We arrive in wet dark, a recent downpour just petering out, car parks and streets awash. We are met by a smiling young driver who patiently answers all my questions on the way to Hotel L’Opera, a quirky nineteenth century building on Parizh (Paris) which takes its name from the opera house (modelled on its Parisian counterpart) around the corner. From my attic room I can just see the top of the golden dome of the Sv Aleksandur Nevski Memorial Church and, on a clear day, the Vitosha mountain. A floor below, Carole’s tall windows look over a garden full of cats. For most of our time in this lovely city, the sun shines.
We spend our days wandering: church interiors, markets and parks, cobbles and back streets, much more interesting than the pedestrianised shopping street bul. Vitosha. We plod the length of 6 Septemvri several times a day, frequently finding ourselves lost. We discover a fine vegetarian café with excellent humus and soups and a cocktail bar in a square on Angel Kanchev where we sit under an umbrella in an evening storm. On the same street, a family-run Italian restaurant provides two of the best meals ever. Carole plays a jewellery seller at backgammon for a ring and loses. We visit the tiny but charming botanic garden. We dodge trams, ride one stop on the metro. It takes us several attempts to find the Central Station.
Initially wrong-footed by Capital City Centre Apartments, whose ‘great location’ turns out to be directly over the motorway, we manage to lock ourselves out on the fire escape, having to be rescued by a disapproving security guard. We get used to our flat, although the plush black and white interior, giant TV screens in every room and the disquieting click of lights which switch on automatically whenever we move makes me feel we are in a scene from The Pedestrian. Indeed, when we ask for directions to walk into the city we are greeted with incredulity: get a cab! In fact we discover a back street route into the centre which takes us 15 minutes and is full of surprises.
I’d been up half the night before trying to plot a route from our apartment to the Refugee Camp in Harmanli, where I was due to visit the Play School that morning. Our return from Bachkovo had been tricky to say the least. My attempt at navigating with half a map and a profusion of road signs in the Cyrillic alphabet had sent us across lanes of traffic onto the forecourt of a petrol station, where an endlessly patient young man with no English drew us an elaborate way home. It almost worked perfectly until, at the last minute, there was our apartment block rapidly disappearing as we sped past in the opposite direction, involving my poor driver in a risky about turn in rush hour traffic. We weren’t keen to repeat this. Add to this the fact that the address I had for the school didn’t show up on any search, plus there were last-minute problems with my permission for the visit. We set off with me pretending a confidence I didn’t feel, wildly guessing at distances and road names. Somehow, in the nick of time, I figured out how the GPS on my phone worked, and we left the city secure in the knowledge that the soothing English voice would get us there.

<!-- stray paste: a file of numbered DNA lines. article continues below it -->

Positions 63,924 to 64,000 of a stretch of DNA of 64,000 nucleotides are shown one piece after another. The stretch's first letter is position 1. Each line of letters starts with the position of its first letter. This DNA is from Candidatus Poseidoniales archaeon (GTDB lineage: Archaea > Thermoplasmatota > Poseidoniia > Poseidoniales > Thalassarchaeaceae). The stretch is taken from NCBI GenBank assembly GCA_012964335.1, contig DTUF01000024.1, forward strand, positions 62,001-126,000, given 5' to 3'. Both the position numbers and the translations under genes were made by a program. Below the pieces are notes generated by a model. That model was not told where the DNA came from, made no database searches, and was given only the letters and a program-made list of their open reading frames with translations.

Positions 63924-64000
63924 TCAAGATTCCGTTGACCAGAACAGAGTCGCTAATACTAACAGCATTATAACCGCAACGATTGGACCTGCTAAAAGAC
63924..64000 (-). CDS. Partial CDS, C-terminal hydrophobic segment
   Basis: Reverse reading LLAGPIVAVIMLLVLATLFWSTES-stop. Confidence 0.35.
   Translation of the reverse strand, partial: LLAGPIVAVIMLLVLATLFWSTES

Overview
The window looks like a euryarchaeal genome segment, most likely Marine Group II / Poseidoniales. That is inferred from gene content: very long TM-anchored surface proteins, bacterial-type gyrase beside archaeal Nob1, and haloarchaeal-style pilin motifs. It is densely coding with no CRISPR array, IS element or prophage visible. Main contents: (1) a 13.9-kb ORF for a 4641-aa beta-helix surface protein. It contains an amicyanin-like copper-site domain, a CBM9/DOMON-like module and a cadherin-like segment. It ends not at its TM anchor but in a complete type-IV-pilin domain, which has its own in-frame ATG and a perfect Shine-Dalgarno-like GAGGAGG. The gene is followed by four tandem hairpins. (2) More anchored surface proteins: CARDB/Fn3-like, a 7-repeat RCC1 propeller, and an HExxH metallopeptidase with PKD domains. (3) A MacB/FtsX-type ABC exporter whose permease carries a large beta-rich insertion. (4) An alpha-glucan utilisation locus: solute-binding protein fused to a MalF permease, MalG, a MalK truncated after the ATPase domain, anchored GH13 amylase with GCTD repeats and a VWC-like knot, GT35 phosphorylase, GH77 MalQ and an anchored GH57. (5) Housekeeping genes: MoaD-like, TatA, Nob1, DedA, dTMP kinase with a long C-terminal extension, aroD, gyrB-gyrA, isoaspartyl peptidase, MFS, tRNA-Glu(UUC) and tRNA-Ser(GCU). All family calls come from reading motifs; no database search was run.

There are no photos of the visit itself, only a few of the area nearby, taken after I left. I’d been warned that it could be difficult to get permission to enter the camp and I thought it might be easier if it looked as though I wouldn’t be taking any secrets away with me. Despite my long wait outside this ex-army barracks, looking across broken concrete and blocks of flats – empty now? – security didn’t seem particularly tight and my escort, when he arrived – another of those young, mild-mannered, slightly sleepy young men with a slow smile – seemed relaxed and very open to answer my questions as we strolled across empty spaces past abandoned buildings and individual units, windows broken – by the refugees, the man said – they get drunk, sometimes there are fights – and awaiting refurbishment. Once there were thousands in the camp; now just a hundred or so. He painted quite a caring picture – here is the canteen, three cooked meals a day for the residents – and said he enjoyed his job. He was 26, the same age as my Jack. Once inside the classroom or rather its temporary home, things looked less straightforward: you’re being listened to, Sadie warned her mum as she talked about the children and the difficulties they face.
...is Carole’s name for Gorno Pole, the next village to Madzharovo up the mountain. We try to extend our stay with the vultures but the Centre is fully booked. So we follow a recommendation and head for Betty and her Wild Farm. Unfortunately Betty, who speaks good English, is away from home so we have to resort to miming to make ourselves understood – with limited success. Still, there’s that warm welcome which we’re growing used to. The food is fabulous, especially the farm’s own yogurt and honey for breakfast. Our rooms are comfortable, the views spectacular, and we see our first stork's nest. All wonderful – but it’s not Madzharovo.
*The light-hearted tone of song & video still sits very uncomfortably with the realities of human rights abuses in Egypt now, highlighted in the murder of Cambridge PhD student Guglio Regeni: see Amnesty International's campaign for Justice for Egypt's Disappeared.